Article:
This romantic drama stars Haley Lou Richardson, Cole Sprouse, Moises Arias, Kimberly Hebert Gregory, Claire Forlani, Emily Baldoni and Gary Weeks. Directed by Justin Baldoni, Five Feet Apart is based on the book of the same name written by Mickey Daughtry, Rachel Lippincott and Tobias Iaconis. The film is rated PG-13 for mature themes and mild language and is 1 hour and 56 minutes long.

Five Feet Apart

Stella (Richardson) enjoys hanging out with her friends and making videos to share on social media. She looks like a normal teenage girl. However, Stella suffers from cystic fibrosis, a life-threatening genetic disease that makes breathing difficult and requires frequent hospital stays.

Stella’s best friend Poe (Arias) also has CF. They met in the hospital when they were children. They encourage each other through routines, medications and procedures, and are both on the waiting list for a lung transplant.

Nurse Barb (Gregory) watches over her CF patients with the ferocity of a mother and the compassion of someone who has cared for many sick children over the years.

Spending so much time in the hospital, Stella may develop deep friendships with other CF children…and fall in love with a young man who shares her illness.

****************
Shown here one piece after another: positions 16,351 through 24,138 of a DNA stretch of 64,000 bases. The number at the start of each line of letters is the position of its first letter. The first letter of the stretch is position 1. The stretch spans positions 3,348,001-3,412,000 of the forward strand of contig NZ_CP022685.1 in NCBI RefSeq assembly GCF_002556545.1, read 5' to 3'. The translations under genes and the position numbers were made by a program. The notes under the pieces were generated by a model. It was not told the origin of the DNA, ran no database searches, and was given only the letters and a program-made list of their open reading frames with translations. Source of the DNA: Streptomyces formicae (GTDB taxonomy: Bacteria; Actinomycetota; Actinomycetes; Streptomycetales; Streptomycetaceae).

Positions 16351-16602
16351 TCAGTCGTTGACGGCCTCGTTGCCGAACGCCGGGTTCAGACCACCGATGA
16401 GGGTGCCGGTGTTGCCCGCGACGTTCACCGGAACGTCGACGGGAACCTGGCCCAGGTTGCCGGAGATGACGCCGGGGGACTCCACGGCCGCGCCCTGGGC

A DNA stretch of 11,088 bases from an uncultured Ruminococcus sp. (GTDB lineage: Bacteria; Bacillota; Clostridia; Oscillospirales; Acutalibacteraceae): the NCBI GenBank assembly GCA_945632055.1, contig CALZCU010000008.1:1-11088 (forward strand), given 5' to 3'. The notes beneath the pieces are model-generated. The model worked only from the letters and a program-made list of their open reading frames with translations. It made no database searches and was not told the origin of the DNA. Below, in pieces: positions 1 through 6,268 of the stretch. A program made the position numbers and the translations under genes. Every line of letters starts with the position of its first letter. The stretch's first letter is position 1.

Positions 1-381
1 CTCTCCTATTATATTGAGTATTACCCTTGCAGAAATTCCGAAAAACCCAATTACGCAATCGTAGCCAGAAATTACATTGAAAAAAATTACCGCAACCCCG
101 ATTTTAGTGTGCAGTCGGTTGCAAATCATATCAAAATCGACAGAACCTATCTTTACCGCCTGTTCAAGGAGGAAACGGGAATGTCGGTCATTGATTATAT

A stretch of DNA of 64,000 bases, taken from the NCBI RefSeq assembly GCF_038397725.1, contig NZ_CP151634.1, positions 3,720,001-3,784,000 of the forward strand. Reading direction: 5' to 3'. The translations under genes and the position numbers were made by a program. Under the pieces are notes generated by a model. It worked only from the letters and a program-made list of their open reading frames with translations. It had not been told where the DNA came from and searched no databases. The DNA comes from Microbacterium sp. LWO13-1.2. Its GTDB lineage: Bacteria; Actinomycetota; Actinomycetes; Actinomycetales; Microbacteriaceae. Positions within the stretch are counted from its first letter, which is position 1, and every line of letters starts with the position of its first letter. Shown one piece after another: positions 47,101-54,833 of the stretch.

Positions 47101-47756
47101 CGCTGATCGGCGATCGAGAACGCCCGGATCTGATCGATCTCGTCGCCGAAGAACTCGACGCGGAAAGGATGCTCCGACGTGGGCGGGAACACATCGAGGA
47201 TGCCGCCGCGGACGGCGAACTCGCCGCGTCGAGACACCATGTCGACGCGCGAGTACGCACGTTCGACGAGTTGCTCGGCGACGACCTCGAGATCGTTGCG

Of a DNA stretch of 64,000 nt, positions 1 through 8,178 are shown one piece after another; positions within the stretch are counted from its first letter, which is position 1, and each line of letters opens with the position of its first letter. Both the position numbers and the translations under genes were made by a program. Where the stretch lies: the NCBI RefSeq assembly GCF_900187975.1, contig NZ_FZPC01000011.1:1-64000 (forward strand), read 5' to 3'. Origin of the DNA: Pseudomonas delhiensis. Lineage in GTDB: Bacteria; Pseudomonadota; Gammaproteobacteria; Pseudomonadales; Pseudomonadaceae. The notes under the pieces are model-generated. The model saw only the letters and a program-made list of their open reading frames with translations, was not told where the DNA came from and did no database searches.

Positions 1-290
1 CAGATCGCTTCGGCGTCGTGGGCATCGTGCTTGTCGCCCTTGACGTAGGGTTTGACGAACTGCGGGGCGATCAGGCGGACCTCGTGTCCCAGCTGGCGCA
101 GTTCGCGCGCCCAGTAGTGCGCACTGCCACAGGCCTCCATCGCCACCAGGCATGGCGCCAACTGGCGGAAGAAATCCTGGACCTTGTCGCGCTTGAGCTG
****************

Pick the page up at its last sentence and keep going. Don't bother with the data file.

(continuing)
On Second Viewing, Five Feet Apart Upgrades To Recommended ⋆

Not only does Will (Sprouse) have cystic fibrosis, but he also has a bacterial infection in his lungs that makes him ineligible for a lung transplant. While in the hospital, he undergoes an experimental treatment to clear the bacteria from his lungs. Brilliant and artistic, Will covers feelings of hopelessness and rejection with humor and nonchalance. He is attracted to Stella, who has long been managing his health routine and medication schedule. Will gets to know Stella by watching all of her online videos detailing what life with CF is like.

Stella, however, was initially unimpressed with Will. Her lack of interest in improving her health surprises him, then frustrates him. With Poe working as a mediator between them, Will and Stella gradually become friends. Their friendship deepens as Stella follows Will’s strict health schedule and connects with him face-to-face for treatment.

Patients with cystic fibrosis must follow very strict rules of communication with each other. An infection in one CF patient’s lungs can make another CF patient very sick or even die. Precautions are required. Patients may be with family or healthy friends. However, when another CF person is present, everyone must wear gloves and a mask and stay six feet apart at all times.

Because of this rule, Stella and Poe never hugged or held each other during their long friendship. As Will and Stella develop feelings for each other, they want to hold hands, hug, or share kisses. Nurse Barb is alarmed when she discovers that the teenagers have fallen in love. He vows not to lose the patient on his watch and seriously destroys the relationship.